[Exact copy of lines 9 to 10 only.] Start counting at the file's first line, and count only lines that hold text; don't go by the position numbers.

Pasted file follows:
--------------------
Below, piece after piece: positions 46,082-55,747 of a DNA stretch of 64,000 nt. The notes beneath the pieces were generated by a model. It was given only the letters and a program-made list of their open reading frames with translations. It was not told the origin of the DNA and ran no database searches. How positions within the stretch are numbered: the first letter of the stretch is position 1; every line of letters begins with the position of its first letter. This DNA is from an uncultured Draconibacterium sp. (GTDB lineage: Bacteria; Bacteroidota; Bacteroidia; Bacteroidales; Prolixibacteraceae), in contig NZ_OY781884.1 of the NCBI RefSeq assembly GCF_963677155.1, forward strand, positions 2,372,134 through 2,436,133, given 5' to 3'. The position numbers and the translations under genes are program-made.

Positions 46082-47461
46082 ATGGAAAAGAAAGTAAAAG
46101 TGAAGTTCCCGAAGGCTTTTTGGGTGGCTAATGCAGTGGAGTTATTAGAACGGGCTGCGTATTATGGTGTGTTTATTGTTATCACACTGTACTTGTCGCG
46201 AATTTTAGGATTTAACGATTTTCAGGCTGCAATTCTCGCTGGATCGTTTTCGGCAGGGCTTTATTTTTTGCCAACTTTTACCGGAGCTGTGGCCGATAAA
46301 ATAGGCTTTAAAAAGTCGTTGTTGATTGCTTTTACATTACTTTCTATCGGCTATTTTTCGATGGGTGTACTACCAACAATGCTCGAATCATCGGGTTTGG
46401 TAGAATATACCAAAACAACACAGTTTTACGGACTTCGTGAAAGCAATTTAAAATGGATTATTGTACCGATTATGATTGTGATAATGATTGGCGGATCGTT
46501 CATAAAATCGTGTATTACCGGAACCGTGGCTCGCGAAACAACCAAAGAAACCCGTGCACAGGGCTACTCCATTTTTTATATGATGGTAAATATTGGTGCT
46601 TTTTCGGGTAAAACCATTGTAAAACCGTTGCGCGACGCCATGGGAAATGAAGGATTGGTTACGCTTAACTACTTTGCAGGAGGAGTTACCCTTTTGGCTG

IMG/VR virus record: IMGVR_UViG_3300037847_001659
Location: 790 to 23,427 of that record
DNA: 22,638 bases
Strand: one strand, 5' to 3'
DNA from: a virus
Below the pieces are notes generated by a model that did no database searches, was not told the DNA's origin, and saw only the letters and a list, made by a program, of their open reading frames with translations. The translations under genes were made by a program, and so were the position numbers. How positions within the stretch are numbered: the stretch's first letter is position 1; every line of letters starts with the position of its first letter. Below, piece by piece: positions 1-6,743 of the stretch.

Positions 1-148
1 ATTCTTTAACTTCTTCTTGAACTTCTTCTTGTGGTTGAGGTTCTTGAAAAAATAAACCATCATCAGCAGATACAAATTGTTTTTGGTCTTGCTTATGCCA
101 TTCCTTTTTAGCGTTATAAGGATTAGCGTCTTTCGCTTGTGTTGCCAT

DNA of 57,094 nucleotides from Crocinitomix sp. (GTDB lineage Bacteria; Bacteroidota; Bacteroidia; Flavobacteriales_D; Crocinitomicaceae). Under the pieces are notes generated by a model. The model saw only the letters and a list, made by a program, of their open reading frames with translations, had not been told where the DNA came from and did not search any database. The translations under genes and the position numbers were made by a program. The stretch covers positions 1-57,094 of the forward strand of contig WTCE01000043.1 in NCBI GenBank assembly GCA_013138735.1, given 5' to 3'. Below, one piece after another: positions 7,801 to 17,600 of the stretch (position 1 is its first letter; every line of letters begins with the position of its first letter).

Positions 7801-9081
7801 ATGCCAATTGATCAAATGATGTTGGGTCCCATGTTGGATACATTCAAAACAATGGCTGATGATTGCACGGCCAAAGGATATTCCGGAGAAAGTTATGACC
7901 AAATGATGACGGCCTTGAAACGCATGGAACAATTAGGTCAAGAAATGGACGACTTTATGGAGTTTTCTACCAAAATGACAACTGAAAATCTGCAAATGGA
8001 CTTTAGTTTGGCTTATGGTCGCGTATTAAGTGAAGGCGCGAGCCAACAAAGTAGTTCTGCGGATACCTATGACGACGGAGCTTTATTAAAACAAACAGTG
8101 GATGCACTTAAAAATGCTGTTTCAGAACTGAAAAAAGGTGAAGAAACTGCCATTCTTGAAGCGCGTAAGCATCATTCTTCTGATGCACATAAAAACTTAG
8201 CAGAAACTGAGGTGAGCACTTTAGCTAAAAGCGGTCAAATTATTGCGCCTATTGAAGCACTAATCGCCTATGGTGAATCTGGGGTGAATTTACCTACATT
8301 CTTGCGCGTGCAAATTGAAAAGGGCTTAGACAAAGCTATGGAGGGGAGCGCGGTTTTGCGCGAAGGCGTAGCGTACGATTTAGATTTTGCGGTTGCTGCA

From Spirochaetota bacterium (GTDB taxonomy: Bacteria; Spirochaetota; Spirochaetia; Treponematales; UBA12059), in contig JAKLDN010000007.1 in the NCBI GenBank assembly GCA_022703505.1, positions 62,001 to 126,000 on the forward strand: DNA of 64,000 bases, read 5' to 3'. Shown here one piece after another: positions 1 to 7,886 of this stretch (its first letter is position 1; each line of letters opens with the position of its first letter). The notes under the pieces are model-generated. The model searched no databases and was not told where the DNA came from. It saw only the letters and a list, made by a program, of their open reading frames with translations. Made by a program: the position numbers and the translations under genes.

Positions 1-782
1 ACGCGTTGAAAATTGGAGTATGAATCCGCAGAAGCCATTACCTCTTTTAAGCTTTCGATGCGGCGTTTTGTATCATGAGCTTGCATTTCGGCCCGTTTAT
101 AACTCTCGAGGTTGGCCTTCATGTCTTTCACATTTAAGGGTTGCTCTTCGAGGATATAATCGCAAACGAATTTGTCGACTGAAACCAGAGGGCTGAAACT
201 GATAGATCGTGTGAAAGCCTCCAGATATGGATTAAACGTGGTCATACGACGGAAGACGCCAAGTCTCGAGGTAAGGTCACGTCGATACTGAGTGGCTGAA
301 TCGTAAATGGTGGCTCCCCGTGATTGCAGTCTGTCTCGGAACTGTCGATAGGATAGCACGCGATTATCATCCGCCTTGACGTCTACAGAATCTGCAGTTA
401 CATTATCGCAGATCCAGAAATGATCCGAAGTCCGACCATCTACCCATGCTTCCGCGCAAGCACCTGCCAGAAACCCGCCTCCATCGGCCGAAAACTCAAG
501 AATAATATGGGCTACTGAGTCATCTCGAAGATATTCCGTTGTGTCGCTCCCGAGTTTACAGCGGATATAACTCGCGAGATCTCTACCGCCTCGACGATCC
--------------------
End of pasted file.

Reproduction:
46601 TTTTCGGGTAAAACCATTGTAAAACCGTTGCGCGACGCCATGGGAAATGAAGGATTGGTTACGCTTAACTACTTTGCAGGAGGAGTTACCCTTTTGGCTG

IMG/VR virus record: IMGVR_UViG_3300037847_001659